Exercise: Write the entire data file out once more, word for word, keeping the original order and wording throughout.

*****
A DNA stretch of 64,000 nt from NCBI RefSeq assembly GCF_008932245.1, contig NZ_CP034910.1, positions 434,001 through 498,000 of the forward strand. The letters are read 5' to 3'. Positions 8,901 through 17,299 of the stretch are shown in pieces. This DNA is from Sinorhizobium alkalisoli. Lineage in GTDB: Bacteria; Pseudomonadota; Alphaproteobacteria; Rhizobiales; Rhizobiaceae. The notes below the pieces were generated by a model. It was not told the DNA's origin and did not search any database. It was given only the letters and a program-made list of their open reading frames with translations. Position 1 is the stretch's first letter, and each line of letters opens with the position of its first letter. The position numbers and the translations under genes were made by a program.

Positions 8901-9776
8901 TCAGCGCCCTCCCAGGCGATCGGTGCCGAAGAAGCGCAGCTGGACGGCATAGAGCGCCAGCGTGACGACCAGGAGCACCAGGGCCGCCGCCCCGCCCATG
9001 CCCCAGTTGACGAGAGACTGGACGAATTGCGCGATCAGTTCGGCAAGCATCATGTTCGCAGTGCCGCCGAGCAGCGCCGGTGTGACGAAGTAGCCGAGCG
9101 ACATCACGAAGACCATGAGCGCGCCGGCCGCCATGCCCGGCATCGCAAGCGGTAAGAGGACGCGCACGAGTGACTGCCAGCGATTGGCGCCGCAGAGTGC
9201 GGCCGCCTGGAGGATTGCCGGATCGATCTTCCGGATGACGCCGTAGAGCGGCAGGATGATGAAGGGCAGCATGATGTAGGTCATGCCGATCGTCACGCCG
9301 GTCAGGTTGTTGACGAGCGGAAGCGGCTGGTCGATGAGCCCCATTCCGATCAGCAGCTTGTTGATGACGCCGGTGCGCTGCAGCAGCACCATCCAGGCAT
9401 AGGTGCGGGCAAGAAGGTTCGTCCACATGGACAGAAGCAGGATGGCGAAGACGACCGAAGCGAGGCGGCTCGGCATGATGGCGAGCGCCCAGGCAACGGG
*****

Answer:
A DNA stretch of 64,000 nt from NCBI RefSeq assembly GCF_008932245.1, contig NZ_CP034910.1, positions 434,001 through 498,000 of the forward strand. The letters are read 5' to 3'. Positions 8,901 through 17,299 of the stretch are shown in pieces. This DNA is from Sinorhizobium alkalisoli. Lineage in GTDB: Bacteria; Pseudomonadota; Alphaproteobacteria; Rhizobiales; Rhizobiaceae. The notes below the pieces were generated by a model. It was not told the DNA's origin and did not search any database. It was given only the letters and a program-made list of their open reading frames with translations. Position 1 is the stretch's first letter, and each line of letters opens with the position of its first letter. The position numbers and the translations under genes were made by a program.

Positions 8901-9776
8901 TCAGCGCCCTCCCAGGCGATCGGTGCCGAAGAAGCGCAGCTGGACGGCATAGAGCGCCAGCGTGACGACCAGGAGCACCAGGGCCGCCGCCCCGCCCATG
9001 CCCCAGTTGACGAGAGACTGGACGAATTGCGCGATCAGTTCGGCAAGCATCATGTTCGCAGTGCCGCCGAGCAGCGCCGGTGTGACGAAGTAGCCGAGCG
9101 ACATCACGAAGACCATGAGCGCGCCGGCCGCCATGCCCGGCATCGCAAGCGGTAAGAGGACGCGCACGAGTGACTGCCAGCGATTGGCGCCGCAGAGTGC
9201 GGCCGCCTGGAGGATTGCCGGATCGATCTTCCGGATGACGCCGTAGAGCGGCAGGATGATGAAGGGCAGCATGATGTAGGTCATGCCGATCGTCACGCCG
9301 GTCAGGTTGTTGACGAGCGGAAGCGGCTGGTCGATGAGCCCCATTCCGATCAGCAGCTTGTTGATGACGCCGGTGCGCTGCAGCAGCACCATCCAGGCAT
9401 AGGTGCGGGCAAGAAGGTTCGTCCACATGGACAGAAGCAGGATGGCGAAGACGACCGAAGCGAGGCGGCTCGGCATGATGGCGAGCGCCCAGGCAACGGG